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NCJRS Abstract

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NCJ Number: 149771 Find in a Library
Title: Electronic Monitoring Systems (EMS) in the Pre-Trial Environment: Constitutionality, Cost-Effectiveness, and Other Factors
Author(s): M Gross
Corporate Author: Metro-Dade Dept of Justice Assistance
United States of America
Date Published: 1992
Page Count: 19
Sponsoring Agency: Metro-Dade Dept of Justice Assistance
Miami, FL 33131
National Institute of Justice/
Rockville, MD 20849
NCJRS Photocopy Services
Rockville, MD 20849-6000
Sale Source: National Institute of Justice/
NCJRS paper reproduction
Box 6000, Dept F
Rockville, MD 20849
United States of America

NCJRS Photocopy Services
Box 6000
Rockville, MD 20849-6000
United States of America
Document: PDF
Type: Legislation/Policy Analysis
Format: Document
Language: English
Country: United States of America
Annotation: This examination of the use of electronic monitoring systems (EMS) with pretrial detainees in Florida focuses on EMS goals and applications, its cost-effectiveness, and its constitutionality under Florida statutes.
Abstract: EMS is a technique and mechanism that can verify an offender's location at any given time. Through this technology, local authorities can impose a wide range of restrictions on an offender. Recently, EMS has been used for pretrial management of defendants. Since the wristlet or anklet used in EMS can be broken or torn off, EMS cannot eliminate flight nor ensure appearance at trial. The screening of participants is therefore crucial to its effectiveness. To date, Federal or State appellate courts have received few constitutional challenges to EMS programs; however, most legal scholars believe that the constitutionality of EMS at the postconviction stage is strongly defensible; whereas, it is vulnerable and weak during the pretrial period. This belief is based primarily on the concept of diminished rights. Because pretrial defendants have not been adjudicated, their rights are substantially greater than those of postconviction participants. Before the application of EMS may be considered, the court must first determine whether the defendant has the constitutional right to bail. Only after the right to bail has been determined may the courts consider the imposition of EMS as a condition of bail, unless EMS is accepted voluntarily by the defendant. In addition to helping maintain correctional populations at federally mandated levels, effective pretrial EMS programs must combine ensuring a defendant's appearance at trial, the individual's constitutional right to bail, and the maintenance of public safety. This study concludes that the application of EMS technology to pretrial defendants can be an effective management tool for a judge, as well as a benefit to both the participants and the community.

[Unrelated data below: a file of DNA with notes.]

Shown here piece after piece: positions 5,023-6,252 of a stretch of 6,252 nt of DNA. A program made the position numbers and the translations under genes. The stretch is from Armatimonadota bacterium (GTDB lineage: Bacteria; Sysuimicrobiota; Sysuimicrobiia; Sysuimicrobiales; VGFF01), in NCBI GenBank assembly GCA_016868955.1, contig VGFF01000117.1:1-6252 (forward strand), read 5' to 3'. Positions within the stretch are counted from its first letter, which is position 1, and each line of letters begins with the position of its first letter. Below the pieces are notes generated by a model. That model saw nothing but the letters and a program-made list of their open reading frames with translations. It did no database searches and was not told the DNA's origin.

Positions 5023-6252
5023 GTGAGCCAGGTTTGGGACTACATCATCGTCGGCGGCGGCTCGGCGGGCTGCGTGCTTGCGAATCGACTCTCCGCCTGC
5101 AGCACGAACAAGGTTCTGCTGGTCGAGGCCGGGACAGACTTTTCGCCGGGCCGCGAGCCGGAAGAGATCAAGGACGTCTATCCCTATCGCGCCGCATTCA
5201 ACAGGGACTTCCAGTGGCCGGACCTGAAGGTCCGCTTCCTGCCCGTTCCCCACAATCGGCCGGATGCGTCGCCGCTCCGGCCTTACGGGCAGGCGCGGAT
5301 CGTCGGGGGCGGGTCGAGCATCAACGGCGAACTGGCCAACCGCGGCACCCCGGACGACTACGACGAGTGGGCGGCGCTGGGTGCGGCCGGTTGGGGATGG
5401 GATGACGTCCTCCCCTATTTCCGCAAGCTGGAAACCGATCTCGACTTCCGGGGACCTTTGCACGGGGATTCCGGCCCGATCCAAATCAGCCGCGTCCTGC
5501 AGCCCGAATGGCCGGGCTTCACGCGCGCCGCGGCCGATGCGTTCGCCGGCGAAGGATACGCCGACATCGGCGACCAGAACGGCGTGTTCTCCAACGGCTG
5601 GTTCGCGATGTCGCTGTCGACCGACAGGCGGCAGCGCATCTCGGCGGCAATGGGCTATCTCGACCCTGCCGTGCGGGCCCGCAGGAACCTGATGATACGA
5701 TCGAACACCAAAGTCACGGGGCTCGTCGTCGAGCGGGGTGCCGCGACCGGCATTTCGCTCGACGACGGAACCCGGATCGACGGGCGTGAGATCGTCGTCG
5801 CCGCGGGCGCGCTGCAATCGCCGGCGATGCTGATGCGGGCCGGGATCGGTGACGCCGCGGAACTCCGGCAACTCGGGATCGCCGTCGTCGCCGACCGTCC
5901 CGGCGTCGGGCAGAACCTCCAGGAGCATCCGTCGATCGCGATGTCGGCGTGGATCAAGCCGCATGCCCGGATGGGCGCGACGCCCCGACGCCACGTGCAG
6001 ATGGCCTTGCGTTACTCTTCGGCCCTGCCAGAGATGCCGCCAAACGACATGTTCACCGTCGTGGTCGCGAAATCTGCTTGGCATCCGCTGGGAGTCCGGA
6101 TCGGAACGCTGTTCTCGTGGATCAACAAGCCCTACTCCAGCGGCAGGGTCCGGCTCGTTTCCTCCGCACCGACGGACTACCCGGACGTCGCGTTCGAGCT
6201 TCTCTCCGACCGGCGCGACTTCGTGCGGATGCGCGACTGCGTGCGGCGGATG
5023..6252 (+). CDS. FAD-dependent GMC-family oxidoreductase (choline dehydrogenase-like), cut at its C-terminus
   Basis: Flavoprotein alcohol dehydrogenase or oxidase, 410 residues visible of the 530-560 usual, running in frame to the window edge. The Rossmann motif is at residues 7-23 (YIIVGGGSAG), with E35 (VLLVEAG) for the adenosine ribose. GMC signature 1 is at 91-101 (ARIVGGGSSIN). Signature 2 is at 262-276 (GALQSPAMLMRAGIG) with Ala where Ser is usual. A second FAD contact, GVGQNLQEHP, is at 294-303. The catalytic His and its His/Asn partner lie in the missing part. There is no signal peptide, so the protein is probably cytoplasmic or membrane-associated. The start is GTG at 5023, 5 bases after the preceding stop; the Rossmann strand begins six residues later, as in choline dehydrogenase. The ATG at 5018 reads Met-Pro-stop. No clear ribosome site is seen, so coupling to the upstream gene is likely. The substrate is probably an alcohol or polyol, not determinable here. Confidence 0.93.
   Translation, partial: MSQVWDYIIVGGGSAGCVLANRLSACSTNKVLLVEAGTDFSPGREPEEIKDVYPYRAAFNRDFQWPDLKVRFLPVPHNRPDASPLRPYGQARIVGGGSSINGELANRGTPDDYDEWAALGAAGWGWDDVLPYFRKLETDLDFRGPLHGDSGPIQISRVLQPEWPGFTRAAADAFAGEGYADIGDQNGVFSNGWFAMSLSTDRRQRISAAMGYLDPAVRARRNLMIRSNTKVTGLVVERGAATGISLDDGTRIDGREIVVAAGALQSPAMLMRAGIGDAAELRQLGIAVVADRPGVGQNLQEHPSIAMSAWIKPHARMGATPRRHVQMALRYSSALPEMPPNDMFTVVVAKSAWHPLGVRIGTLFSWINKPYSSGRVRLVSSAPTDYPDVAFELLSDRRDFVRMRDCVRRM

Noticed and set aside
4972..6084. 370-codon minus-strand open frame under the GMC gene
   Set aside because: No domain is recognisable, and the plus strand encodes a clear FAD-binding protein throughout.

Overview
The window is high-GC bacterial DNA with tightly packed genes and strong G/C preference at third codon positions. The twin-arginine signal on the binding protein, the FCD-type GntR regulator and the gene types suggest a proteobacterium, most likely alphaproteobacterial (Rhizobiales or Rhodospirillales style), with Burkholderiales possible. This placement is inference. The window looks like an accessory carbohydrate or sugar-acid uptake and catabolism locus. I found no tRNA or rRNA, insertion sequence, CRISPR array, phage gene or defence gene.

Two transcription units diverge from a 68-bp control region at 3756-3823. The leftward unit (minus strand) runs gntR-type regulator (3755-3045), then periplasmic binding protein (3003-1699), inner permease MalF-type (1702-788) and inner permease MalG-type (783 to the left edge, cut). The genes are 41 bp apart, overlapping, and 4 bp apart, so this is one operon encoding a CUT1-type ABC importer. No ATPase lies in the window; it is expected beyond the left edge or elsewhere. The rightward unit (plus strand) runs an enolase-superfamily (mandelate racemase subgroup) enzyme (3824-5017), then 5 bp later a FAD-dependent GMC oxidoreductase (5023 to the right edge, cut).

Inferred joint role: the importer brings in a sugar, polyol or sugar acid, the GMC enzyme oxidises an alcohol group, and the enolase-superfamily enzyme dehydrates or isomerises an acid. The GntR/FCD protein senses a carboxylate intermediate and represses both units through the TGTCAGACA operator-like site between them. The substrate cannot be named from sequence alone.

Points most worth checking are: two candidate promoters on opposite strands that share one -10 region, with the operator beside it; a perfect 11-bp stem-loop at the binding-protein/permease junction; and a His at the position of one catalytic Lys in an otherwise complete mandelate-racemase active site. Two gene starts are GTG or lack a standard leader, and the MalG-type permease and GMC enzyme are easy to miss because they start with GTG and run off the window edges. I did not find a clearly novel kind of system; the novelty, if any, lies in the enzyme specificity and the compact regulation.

Main Term(s): Corrections policies
Index Term(s): Electronic monitoring of offenders; Florida; House arrest; Intermediate sanctions; Pretrial detention
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